eased using this technique. Acupressure also helps increase positive
energy within the person thus creating a sense of well-being. It can
be used to stimulate the immune system, thus keeping many ailments at
bay. Acupressure can also be used to alleviate sexual dysfunction.
The techniques of acupressure are so easy that it can even be used as
a self-treatment for common aches and pains. An acupressurist will
evaluate the symptoms and general health of the patient through gentle
palpitations. Then he begins his therapy on the different meridians of
Acupressure, unlike acupuncture is easy to learn and does not need any
formal knowledge. The techniques of acupressure are fairly easy to
learn and provide quick, cost-effective and immediate relief from
symptoms. Acupressure is used as a treatment by message therapists and
acupuncturists. Most massage schools in America include a course of
acupressure as part of their program.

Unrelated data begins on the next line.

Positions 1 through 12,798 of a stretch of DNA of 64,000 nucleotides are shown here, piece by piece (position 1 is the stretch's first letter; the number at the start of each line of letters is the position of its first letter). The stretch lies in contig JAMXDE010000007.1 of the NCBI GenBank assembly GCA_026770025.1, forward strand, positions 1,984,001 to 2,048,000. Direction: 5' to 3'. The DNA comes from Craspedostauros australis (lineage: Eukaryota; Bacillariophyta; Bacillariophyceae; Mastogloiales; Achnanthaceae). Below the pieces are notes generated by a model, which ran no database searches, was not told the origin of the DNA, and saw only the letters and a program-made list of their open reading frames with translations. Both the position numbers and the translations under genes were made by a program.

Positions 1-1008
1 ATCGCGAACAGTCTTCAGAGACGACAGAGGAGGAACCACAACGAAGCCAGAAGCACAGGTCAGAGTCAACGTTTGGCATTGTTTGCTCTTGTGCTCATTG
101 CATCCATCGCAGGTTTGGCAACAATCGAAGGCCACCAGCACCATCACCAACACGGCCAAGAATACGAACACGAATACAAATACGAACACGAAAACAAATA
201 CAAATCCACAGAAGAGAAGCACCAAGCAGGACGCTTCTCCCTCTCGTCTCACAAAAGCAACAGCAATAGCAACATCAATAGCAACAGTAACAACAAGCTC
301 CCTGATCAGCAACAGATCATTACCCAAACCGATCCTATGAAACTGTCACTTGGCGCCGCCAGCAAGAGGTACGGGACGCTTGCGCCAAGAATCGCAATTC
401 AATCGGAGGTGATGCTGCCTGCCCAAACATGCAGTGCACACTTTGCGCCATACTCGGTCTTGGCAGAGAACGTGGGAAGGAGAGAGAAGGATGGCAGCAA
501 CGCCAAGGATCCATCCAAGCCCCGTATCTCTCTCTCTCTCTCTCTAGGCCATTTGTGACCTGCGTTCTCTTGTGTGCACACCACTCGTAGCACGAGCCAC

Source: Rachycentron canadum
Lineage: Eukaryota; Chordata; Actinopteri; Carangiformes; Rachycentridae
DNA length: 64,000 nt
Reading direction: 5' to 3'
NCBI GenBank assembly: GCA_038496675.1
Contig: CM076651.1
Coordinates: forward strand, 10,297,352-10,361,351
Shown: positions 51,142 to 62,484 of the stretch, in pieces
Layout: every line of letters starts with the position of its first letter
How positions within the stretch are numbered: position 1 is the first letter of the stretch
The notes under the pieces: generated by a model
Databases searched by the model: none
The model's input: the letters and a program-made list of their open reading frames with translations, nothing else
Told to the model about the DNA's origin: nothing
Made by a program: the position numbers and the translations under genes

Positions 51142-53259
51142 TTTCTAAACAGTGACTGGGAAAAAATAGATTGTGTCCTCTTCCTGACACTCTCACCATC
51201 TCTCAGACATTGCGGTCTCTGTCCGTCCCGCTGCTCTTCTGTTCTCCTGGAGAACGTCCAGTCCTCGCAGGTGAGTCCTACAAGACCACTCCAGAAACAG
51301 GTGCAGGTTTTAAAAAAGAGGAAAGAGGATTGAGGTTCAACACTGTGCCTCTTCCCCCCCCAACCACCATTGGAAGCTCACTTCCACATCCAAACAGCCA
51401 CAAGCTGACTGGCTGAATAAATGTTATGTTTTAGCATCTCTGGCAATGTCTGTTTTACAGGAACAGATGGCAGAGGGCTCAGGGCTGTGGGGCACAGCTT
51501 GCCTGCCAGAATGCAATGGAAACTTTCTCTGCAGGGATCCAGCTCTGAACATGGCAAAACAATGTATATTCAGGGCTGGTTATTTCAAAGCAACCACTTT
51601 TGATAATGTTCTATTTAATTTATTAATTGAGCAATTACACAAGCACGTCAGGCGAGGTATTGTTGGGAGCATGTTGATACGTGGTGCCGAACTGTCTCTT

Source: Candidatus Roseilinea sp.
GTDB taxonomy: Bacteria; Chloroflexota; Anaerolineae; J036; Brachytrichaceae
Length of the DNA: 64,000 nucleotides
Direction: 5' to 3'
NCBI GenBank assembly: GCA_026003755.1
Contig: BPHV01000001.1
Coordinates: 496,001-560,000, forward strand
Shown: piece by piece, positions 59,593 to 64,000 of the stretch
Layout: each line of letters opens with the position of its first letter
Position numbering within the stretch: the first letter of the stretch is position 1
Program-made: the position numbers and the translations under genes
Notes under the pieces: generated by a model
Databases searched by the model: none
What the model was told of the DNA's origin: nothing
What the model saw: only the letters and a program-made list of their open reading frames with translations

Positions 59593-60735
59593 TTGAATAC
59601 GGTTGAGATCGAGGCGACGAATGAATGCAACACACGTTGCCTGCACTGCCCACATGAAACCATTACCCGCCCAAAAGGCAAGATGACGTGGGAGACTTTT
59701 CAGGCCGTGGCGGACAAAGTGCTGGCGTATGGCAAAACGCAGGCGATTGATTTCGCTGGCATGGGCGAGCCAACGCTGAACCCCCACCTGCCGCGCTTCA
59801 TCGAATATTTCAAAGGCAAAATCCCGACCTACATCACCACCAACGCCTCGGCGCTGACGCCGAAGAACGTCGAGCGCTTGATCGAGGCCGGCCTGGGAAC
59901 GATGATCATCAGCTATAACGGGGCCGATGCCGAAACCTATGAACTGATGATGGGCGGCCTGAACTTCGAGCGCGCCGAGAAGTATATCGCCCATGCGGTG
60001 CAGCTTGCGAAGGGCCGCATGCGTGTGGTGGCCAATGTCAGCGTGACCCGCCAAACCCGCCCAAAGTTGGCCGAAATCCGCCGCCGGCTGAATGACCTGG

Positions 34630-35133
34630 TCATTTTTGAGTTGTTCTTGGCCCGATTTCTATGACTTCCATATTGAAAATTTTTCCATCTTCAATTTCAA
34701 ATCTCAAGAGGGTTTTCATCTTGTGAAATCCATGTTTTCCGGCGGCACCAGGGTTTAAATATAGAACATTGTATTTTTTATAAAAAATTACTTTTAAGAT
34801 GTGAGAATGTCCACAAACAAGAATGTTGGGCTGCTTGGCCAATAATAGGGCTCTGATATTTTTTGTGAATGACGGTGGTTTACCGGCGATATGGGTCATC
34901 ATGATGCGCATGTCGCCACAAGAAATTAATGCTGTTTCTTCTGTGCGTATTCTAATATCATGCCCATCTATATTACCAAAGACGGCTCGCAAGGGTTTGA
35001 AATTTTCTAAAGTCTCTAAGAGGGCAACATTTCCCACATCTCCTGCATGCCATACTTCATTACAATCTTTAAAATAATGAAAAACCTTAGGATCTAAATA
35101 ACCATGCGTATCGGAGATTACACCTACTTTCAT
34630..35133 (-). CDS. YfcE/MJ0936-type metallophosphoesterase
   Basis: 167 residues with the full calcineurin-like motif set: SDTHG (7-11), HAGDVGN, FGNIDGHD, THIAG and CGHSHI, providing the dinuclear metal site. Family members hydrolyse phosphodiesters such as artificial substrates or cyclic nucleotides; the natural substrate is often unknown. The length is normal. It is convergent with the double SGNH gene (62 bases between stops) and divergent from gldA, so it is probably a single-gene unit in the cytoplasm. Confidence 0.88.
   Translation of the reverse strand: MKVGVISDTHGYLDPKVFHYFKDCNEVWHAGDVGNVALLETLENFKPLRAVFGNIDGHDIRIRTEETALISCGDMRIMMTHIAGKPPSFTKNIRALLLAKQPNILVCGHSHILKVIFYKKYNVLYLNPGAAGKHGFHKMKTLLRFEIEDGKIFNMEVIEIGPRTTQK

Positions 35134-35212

A session of acupressure is
generally very relaxing and pleasurable. Some people experience
immediate relief while others take some more time to experience
benefits. For chronic conditions several sessions may be necessary.
Acupressure, acupuncture, and related practices Do-in, G-Jo, Shiatsu,
and Myotherapy, practiced in Asia for thousands of years, have only
gained wider acceptance in the West in recent times. Traditional Asian
medicine emphasizes personal responsibility for one's health.
Acupressure is a traditional Chinese medicine bodywork technique based
on the same ideas as acupuncture. It involves placing physical
pressure, by hand, elbow, or with the aid of various devices, on
different pressure points on the surface of the body (which may be far
distant from the symptom, related by what is called the meridian
system) to bring about relief through greater balance and circulation
of energies in the body (qi). It is intended to affect and balance the
energetic system of the body in order to treat the human body, mind,
emotions, energetic fields, and spirit.
While some practitioners believe that first hints of acupressure or
reflexology have been found in ancient Indian texts, the first